Will a government ‘cash for trash’ scheme help clean up the Egyptian capital’s garbage-strewn streets, asks Brittany Wilkerson
We’ve all heard of Paypal, Bitcoin and Apple Pay, but now a new type of payment is available to residents of Cairo – cash for their trash.
While the Egyptian capital is home to ancient temples and the great pyramids, it is also one of the most polluted cities in the world, with the 18 million residents producing more than 15,000 tonnes of waste a day.
With no centralized garbage collection system, and trash casually thrown onto the streets, the problem – as well as the rubbish – is spilling over and impacting on public health, tourism and the economy.
Traditionally, the Zabbaleen (Arabic for Garbage People) community have been tackling the problem, with men collecting garbage on donkey carts as well as piled up pick-ups from all over the city. They take it to the Muqattam area, where the women and children hand-sort the rubbish into 16 different types of waste. They reuse or recycle 85 per cent of all waste they collect – a far higher rate than Western recycling initiatives, but they don’t have enough manpower to keep up with the growing waste problem.
According to the latest available figures, approximately 35 per cent of the waste isn’t collected, meaning it piles up in and around the city, polluting the soil, air and waterways.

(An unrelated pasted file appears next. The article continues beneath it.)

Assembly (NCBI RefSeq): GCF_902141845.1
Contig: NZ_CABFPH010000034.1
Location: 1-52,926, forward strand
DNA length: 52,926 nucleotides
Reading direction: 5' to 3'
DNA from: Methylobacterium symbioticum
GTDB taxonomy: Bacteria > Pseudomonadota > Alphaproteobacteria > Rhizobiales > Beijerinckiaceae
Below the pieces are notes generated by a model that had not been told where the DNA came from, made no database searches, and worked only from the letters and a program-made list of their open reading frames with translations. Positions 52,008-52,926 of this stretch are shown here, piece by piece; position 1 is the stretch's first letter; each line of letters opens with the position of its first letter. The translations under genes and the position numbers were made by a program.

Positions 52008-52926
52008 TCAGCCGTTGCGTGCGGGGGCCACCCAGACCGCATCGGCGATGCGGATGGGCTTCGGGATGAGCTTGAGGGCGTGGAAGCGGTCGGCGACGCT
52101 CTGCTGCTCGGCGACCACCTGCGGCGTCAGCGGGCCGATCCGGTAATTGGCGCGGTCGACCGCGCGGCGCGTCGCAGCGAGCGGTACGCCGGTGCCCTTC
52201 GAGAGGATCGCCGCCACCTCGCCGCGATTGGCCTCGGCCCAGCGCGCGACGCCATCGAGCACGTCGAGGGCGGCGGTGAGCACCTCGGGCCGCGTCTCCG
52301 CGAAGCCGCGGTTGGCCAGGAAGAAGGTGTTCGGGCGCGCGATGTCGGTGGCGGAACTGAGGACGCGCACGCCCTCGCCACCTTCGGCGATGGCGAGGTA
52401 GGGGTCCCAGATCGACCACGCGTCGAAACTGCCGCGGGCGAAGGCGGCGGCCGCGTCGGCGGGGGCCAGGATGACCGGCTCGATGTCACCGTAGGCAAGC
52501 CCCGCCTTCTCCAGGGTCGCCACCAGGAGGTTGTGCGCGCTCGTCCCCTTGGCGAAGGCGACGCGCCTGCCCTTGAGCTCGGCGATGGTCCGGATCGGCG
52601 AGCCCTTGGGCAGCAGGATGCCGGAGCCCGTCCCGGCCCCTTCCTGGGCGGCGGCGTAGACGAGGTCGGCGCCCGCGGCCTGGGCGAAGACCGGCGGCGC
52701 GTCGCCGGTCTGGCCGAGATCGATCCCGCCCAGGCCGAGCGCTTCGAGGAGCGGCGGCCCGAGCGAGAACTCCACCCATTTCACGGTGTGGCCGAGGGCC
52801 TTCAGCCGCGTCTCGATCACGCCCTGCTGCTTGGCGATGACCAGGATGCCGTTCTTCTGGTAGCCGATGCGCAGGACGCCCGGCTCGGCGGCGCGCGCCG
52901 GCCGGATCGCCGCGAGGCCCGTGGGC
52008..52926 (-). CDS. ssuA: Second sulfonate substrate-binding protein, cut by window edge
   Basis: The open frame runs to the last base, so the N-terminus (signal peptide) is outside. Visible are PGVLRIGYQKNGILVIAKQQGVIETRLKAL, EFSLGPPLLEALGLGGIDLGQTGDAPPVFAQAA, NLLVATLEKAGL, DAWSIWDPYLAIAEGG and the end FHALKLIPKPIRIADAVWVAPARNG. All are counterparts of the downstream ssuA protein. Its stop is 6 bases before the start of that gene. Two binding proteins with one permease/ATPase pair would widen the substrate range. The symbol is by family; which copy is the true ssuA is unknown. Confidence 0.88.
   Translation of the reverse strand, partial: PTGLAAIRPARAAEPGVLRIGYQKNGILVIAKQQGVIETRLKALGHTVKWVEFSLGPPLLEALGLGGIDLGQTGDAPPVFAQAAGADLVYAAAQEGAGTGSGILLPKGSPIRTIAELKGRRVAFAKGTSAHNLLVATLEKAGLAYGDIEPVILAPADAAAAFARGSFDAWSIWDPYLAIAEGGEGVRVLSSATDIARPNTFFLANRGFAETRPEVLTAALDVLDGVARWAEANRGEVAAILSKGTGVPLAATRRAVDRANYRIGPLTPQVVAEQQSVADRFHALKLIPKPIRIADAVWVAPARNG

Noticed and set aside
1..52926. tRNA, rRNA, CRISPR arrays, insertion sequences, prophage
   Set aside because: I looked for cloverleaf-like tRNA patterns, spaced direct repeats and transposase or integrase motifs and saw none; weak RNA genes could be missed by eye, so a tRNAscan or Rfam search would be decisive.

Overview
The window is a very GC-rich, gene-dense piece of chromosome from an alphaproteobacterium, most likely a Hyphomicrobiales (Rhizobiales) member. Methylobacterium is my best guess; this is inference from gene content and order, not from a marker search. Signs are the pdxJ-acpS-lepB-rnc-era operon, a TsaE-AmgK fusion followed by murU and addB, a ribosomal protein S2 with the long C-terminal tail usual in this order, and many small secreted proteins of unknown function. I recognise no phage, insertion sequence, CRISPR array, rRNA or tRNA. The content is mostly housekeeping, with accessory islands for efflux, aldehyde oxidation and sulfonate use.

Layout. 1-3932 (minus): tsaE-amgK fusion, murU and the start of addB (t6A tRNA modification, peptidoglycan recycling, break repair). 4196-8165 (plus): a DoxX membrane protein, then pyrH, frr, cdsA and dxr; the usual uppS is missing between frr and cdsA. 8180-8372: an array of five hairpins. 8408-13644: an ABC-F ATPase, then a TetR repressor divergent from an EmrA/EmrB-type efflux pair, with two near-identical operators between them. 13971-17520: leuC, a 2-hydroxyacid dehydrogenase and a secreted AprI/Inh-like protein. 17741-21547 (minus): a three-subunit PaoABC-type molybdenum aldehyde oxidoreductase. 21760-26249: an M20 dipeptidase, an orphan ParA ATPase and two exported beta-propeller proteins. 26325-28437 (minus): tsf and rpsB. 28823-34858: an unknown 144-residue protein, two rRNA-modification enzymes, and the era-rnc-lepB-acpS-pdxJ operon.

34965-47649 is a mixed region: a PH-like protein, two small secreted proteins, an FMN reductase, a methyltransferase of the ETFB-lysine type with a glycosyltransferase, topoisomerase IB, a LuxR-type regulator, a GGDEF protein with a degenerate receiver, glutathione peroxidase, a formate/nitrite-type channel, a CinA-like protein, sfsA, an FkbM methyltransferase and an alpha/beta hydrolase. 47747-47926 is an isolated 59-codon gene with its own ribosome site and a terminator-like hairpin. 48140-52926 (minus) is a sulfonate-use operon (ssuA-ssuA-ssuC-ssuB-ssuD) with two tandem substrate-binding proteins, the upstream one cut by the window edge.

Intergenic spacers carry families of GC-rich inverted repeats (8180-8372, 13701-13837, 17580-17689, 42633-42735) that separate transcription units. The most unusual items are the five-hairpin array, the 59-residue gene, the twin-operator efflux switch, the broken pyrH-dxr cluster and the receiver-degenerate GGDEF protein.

Cairo: Sell Your Garbage
To help tackle this enormous waste problem, the government is behind an initiative, Sell Your Garbage, to purchase residents’ recyclables – plastic bottles, paper, cans and cardboard – in a bid to stop people throwing them away. Two kiosks have opened so far in the middle and upper-class district of Heliopolis but the government hopes to roll out the scheme across the city eventually.
The cash amounts aren’t large – aluminum cans sell for $0.50/kg, plastics for $0.17/kg, and cardboard for $0.06/kg – but as Cairo resident ALQaher Khaled Youssef, said: ‘Maybe it can provide citizens with an extra income and, at the same time, they can become educated on how to clean their bins and separate recyclables from non-recyclables.’
He says the idea is much-needed. ‘The residential waste management in Egypt is poor,’ he says. ‘Some areas in Cairo do not have trash bins so people throw garbage in wide open areas, attracting flies and creating odours.’
All residents need to do is sort their waste for recycling and take it to one of the waste management kiosks, which are open seven days a week, in return for cash. The public’s waste is then sold on to recycling contractors.
The scheme kicked off in March and, if successful, it could transform the long-standing waste problem that plagues Egypt.
‘I think it’s a very late but important step since Egypt, and especially Cairo, is one of the most polluted cities worldwide with so much waste that many governments have failed to solve the issue,’ says Nermin Sabry, Compliance Specialist and Cairo resident.
‘If people in Egypt start recycling, it would cut back costs for many sectors, save energy as well as keep our streets cleaner. I think the scheme is definitely the right direction, continues Nermin. ‘Egypt now needs recycling more than ever. The nation should and must start protecting the environment and go green.’
But can cash for trash incentive schemes like this one really work? Deposit return schemes, whereby you pay a little extra upfront when purchasing drink containers and get this back when you recycle them, have proven to be successful around the world. According to The Guardian, the return rate is 76.5% in South Australia, and 99% where recycling machines are located in Germany. This shows that money can change people’s behaviour. Only time will tell if Cairo’s scheme will be a success.